The following June I was promoted to 1st Lt. and things improved somewhat. Nevertheless, apart from the semi-annual maneuvers (Desert Strike, Swift Strike) with the 82nd and 101st Airborne, and a couple of week-long training schools, the Army for me was basically one day of experience repeated 730 times. Dress up in starched fatigues and spit shined boots, report for duty at 0700, inspect everything that should be locked up, push around papers, another inspection, lunch mess, take care of ancillary duties, more paperwork, end-of-day inspection, hit the O-club, go home. Battalion briefing Monday morning, division intel briefing Wed. afternoon.
The closest I got to combat was when we loaded on the planes and flew to Homestead AFB in Florida during some flare up after the Cuban missile crisis. But it didn't amount to anything, the diplomats proclaimed that everything was now okay, and we flew back to Bragg.
I was married and we had a tiny house on the base, which was way better than the BOQ. Off duty I spent a great deal of time in the O Club drinking beer, in the wood shop (learned how to make furniture), hanging around Yarborough Ford in Fayetteville (remember Cale Yarborough, one of the top NASCAR drivers of the 60s and 70s?), and repairing my miserably unreliable Zundapp motorcycle.
Every time I asked for some leave, there was some reason that I couldn't get it. So when my two years were coming to a close, the CO said, "hey, you've got two months of accumulated leave, we can only pay you for two weeks, so you better take some leave before you get out." Thus it was that my wife and I took a space available flight to Europe, traveled around for six weeks, and came back to find myself transferred to an administrative out-processing unit. It seems that while I was gone, elements of the 313th was given orders to go to Vietnam and all the men were automatically extended for an additional nine months of active duty. But as they didn't know where I was (I had checked in once, as required, at Heidelberg), I was processed out and released from active duty on July 4, 1965. Just a few weeks later, the first elements of the 313th ASA Bn went to Vietnam with the 82nd Airborne.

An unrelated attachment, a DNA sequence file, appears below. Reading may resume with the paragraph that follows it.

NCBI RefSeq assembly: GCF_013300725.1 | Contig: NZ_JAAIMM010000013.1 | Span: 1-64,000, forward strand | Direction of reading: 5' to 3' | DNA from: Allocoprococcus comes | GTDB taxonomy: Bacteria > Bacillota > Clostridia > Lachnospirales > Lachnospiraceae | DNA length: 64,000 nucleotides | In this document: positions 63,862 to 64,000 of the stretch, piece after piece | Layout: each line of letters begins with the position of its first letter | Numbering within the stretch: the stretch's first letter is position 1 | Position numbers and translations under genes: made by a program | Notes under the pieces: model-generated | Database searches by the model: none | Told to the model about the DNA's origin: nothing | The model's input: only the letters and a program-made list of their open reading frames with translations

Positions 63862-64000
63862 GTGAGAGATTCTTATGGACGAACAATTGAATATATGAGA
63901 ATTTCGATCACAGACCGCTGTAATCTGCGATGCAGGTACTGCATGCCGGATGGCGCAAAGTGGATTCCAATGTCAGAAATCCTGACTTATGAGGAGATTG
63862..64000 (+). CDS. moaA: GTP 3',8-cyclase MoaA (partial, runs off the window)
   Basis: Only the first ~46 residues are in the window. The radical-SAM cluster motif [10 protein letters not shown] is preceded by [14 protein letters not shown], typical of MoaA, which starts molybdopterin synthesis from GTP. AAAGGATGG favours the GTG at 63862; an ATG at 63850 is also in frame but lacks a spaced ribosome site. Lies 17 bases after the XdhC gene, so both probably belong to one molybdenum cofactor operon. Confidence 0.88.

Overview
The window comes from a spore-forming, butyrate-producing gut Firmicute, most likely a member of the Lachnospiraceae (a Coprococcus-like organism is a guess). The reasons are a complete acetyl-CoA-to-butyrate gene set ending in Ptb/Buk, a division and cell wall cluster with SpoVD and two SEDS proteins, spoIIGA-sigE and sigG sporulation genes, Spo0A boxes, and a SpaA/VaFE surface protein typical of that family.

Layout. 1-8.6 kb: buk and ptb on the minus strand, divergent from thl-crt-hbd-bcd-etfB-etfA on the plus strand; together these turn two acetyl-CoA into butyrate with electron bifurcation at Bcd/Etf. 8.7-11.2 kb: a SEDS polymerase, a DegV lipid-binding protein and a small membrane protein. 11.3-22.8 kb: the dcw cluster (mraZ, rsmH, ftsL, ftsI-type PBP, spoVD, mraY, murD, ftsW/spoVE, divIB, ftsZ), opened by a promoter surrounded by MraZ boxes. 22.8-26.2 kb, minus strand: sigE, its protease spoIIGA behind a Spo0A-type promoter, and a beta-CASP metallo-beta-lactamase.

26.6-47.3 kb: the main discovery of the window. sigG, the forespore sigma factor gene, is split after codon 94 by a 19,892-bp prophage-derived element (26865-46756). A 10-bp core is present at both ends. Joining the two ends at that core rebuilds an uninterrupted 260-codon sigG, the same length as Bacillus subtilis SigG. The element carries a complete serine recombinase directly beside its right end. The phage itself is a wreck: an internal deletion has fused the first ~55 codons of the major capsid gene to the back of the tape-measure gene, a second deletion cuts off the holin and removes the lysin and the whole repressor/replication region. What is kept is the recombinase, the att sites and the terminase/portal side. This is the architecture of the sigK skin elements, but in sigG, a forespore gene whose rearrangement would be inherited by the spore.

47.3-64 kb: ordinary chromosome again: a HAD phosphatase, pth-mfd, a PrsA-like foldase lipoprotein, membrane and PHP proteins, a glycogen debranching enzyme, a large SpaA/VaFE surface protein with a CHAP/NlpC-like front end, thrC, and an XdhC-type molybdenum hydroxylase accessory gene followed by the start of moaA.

I served out the rest of my time in the active and standby reserve, got my promotion to Captain on Sept. 21, 1967, and was released from the service on Feb. 23, 1968.
Today I am a member of the American Legion, American Airborne Ass'n, XVIII Airborne Corps Ass'n, War Cover Club, Universal Ship Cancellation Society, MVPA, and of course, the MTA. I mention the two philatelic organizations because after my hitch I started collecting first day covers and patriotic covers from WWII and now, with more than 5,000 covers including ones autographed by President Truman, Generals Eisenhower, MacArthur, Patton, Admiral Nimitz, Col. Doolittle, and others, it is one of the most comprehensive collections of its type in the world. I've exhibited some of these covers at APS, AFDCS, and USCS conventions and the exhibits have won seven bronze, silver, and gold medals over the years. I just recently sold 2,000 "extra" covers and I'm contemplating putting the primary collections on the market in the next couple of years.
Along with philatelic covers, I also collect model die cast military vehicles (and tow trucks) as well as full-size vehicles. I got my first military vehicle, an M37, in 1995, did a ground-up restoration on it, and sold it in 1999. I currently own a 1942 Chevy 1-1/2-ton tow truck (partially restored, but now for sale or trade), a 1971 M151A2 (running), and a 1987 HMMWV (combat ready).
D. Ahl Bio M37 Resto